The Ancient Library

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by conquest, it would seem that the plcbs had as good a title to a share of the newly conquered lands, as the patricians to the exclusive enjoyment of those lands which had been acquired by conquest before the plebs had become an estate ; and ac­cording to Livy (iv. 49), the plebs founded their claim to the captured lands on their services in the war. The determination of what part of newly conquered lands (arable and vineyards) should re­main public, and what part should be assigned to the plebs, which, Niebuhr says, " it need scarcely be observed was done after the completion of every conquest," ought to have been an effectual way of settling all disputes between the -patricians and plebs as to the possessions of the former ; for such an appropriation, if it were actually made, could have no other meaning than that the patricians were to have as good title to possess their share as the plebs to the ownership of their assigned portions. The plebs at least could never fairly claim an assignment of public land, appropriated to remain such, at the time when they received the share of the conquered lands to which they were intitled. But the fact is, that we have no evidence at all as to such division between lands appropriated to remain public and lands assigned in ownership, as Niebuhr assumes. All that we know is, that the patricians possessed large tracts of public land, and that the plebs from time to time claimed and enforced a division of part of them. In such a condition of affairs, many diffi­cult questions might arise ; and it is quite as pos­sible to conceive that the claims of the plebs might in some cases be as ill founded as the conduct of the patricians was alleged to be rapacious in ex­tending their possessions. In the course of time, owing to sales of possessions, family settlements, permanent improvements made on the land, the claims on the land of creditors who had lent money on the security of it, and other causes, the equitable adjustment of rights under an agrarian law was impossible ; and this is a difficulty which Appian (i. 10. 18) particularly mentions as resulting from the law of Tib. Gracchus.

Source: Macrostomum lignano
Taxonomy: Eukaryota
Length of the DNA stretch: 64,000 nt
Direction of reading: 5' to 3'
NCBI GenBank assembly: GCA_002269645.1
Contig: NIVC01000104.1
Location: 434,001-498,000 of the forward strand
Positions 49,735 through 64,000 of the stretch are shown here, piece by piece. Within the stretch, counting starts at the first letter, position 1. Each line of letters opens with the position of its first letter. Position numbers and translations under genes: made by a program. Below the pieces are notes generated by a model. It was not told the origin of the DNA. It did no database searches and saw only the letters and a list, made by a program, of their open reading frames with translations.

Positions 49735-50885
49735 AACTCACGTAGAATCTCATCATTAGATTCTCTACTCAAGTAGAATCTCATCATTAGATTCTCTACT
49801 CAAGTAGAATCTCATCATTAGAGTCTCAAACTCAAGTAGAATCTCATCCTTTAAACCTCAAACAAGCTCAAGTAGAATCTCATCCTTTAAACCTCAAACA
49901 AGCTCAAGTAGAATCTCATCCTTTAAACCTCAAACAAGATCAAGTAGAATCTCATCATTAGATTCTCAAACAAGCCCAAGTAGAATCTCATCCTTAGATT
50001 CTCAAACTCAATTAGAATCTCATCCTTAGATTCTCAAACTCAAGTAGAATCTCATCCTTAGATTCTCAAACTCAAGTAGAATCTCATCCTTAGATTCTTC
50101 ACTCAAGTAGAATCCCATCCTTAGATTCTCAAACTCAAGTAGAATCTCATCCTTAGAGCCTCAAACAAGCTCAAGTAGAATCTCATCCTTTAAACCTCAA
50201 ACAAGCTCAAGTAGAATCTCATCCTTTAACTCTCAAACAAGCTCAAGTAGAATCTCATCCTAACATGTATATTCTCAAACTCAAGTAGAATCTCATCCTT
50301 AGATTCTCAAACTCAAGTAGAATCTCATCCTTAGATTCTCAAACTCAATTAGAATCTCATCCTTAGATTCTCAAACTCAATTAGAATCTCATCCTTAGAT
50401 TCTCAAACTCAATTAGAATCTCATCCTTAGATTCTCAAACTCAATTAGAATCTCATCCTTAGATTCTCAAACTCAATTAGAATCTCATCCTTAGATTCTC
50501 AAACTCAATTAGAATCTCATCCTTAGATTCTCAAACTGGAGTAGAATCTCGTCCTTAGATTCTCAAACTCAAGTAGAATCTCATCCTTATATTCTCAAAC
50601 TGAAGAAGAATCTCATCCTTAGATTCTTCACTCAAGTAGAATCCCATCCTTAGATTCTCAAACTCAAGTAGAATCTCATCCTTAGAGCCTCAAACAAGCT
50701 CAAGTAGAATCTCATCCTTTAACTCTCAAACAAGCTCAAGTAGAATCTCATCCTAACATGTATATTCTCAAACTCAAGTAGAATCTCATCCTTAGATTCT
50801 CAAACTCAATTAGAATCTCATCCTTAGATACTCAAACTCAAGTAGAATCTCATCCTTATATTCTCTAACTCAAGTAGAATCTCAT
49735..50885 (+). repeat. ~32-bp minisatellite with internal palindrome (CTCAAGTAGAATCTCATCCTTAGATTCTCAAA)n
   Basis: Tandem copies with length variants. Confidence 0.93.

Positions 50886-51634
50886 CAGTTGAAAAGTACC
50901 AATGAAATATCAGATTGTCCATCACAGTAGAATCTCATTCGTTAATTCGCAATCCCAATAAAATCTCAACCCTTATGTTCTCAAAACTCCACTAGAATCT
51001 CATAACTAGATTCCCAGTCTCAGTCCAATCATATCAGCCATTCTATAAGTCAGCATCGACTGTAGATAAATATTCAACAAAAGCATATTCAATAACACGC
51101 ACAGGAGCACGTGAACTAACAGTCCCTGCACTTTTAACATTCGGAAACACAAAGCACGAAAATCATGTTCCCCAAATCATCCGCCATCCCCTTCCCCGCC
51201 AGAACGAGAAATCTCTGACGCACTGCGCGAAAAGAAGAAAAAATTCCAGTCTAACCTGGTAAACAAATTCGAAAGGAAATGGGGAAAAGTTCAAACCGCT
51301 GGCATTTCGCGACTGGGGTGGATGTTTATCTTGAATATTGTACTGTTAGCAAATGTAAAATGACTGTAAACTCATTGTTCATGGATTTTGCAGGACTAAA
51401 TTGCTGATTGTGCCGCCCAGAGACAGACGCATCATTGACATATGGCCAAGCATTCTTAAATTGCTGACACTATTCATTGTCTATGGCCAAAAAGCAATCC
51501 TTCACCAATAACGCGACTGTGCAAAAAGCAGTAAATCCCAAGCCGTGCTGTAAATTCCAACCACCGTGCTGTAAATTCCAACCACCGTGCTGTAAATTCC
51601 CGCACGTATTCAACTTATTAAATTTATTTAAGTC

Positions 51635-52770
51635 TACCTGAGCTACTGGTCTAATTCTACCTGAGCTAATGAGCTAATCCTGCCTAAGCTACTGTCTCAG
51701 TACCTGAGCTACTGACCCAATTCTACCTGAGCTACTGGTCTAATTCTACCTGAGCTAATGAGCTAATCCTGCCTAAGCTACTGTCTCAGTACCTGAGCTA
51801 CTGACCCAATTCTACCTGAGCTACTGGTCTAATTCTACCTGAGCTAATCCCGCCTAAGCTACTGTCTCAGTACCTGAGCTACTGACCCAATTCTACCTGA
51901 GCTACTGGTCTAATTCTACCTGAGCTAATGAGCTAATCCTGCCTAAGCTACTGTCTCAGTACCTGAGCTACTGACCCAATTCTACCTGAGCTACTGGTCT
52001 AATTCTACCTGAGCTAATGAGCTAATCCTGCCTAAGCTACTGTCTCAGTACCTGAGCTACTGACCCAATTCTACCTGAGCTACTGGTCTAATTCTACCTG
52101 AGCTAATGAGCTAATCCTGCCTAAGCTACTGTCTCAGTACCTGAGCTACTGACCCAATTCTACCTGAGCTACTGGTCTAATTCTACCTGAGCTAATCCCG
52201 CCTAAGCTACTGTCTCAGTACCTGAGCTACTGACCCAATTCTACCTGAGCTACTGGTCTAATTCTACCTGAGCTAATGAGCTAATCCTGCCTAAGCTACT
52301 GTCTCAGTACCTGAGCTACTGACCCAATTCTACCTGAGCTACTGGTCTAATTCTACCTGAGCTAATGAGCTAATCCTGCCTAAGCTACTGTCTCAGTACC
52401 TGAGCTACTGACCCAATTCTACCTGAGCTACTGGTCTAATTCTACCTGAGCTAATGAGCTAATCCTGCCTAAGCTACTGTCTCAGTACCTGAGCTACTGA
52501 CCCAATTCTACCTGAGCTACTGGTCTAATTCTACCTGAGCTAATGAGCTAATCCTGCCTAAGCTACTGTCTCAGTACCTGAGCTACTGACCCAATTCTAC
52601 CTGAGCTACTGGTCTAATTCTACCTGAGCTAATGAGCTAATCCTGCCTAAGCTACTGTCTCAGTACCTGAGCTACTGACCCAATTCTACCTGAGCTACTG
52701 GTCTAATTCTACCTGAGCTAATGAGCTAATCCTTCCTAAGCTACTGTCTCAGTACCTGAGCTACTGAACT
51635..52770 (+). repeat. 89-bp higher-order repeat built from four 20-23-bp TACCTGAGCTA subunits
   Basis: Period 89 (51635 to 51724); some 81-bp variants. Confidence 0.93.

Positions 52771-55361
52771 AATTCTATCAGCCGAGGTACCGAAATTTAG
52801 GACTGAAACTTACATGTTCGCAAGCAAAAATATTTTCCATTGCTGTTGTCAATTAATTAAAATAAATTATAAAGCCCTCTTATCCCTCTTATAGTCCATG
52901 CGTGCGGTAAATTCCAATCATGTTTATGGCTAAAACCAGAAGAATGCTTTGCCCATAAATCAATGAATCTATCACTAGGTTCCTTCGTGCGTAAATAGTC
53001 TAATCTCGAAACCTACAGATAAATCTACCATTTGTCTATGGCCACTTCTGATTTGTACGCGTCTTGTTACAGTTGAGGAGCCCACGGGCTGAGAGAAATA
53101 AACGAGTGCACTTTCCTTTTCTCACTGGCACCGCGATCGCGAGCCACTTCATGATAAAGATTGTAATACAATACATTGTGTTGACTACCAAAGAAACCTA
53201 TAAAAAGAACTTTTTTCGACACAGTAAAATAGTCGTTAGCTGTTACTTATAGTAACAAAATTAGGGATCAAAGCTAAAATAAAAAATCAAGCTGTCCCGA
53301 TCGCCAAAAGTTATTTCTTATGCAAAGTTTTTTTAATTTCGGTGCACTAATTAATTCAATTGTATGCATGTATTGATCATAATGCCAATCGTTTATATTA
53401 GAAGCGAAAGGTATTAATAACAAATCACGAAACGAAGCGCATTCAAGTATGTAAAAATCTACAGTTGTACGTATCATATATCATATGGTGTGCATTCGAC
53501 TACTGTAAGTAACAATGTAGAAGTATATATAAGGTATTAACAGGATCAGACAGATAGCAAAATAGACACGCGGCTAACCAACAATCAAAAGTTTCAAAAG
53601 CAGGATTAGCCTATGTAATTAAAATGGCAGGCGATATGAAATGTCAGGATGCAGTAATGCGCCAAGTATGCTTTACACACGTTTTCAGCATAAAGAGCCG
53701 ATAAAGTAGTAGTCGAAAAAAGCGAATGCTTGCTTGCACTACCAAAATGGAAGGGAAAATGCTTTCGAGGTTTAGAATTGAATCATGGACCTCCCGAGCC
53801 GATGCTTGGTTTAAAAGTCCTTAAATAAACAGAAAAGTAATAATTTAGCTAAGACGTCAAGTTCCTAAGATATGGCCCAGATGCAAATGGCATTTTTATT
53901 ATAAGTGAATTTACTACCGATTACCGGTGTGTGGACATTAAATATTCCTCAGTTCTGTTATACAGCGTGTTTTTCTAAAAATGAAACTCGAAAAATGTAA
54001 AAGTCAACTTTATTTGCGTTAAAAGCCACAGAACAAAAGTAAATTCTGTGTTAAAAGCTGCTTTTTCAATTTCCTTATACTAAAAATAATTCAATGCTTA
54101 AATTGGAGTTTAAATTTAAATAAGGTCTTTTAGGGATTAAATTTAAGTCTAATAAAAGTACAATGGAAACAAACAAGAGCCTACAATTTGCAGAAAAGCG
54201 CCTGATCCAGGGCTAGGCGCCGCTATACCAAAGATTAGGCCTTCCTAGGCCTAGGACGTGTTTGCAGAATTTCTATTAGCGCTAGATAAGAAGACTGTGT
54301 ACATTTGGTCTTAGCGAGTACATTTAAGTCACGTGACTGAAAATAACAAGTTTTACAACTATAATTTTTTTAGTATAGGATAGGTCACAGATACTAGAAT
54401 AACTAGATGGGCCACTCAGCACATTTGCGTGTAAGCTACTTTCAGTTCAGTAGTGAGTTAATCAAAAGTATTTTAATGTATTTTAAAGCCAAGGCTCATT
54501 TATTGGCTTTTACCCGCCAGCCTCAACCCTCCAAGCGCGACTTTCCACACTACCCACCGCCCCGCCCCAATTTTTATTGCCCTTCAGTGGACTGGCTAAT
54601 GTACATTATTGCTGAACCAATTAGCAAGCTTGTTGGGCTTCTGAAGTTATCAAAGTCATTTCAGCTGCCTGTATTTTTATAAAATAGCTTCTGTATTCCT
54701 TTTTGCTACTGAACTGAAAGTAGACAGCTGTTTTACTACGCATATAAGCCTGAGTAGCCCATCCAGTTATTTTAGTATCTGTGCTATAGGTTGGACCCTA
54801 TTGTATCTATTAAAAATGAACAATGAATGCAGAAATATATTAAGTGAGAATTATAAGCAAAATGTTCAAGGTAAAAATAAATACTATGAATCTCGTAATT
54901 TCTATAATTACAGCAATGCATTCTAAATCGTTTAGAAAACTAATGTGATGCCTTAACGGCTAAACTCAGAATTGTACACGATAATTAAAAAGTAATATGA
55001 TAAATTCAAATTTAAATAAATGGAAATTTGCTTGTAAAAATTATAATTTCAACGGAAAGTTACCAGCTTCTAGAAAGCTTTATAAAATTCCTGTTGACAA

Public pasture lands, it appears, were not the subject of assignment.

The property (public-uni) of the Roman people consisted of many things besides land. The con­quest of a territory, unless special terms were granted to the conquered, seems to have implied the acquisition by the Roman state of the conquered territory and all that it contained. Thus not only would land be acquired, which was available for corn, vineyards, and pasture ; but mines, roads, rivers, harbours, and, as a consequence, tolls and duties. If a Roman colony was sent out to occupy a conquered territory or town, a part of the con­quered lands was assigned to the colonists in com­plete ownership. [CoLONiA.] The remainder, it appears, was left or restored to the inhabitants. Not that we are to understand that they had the property in the land as they had before ; but it appears that they were subject to a payment, the produce of which belonged to the Roman people. In the case of the colony sent to Antium, Dionysius (ix. 60) states, " that all the Antiates who had houses and lands remained in the country, and cultivated both the portions that were set aside for them and the portions appropriated to the colonists, on the condition of paying to them a fixed portion of the produce j" in which case, if the historian's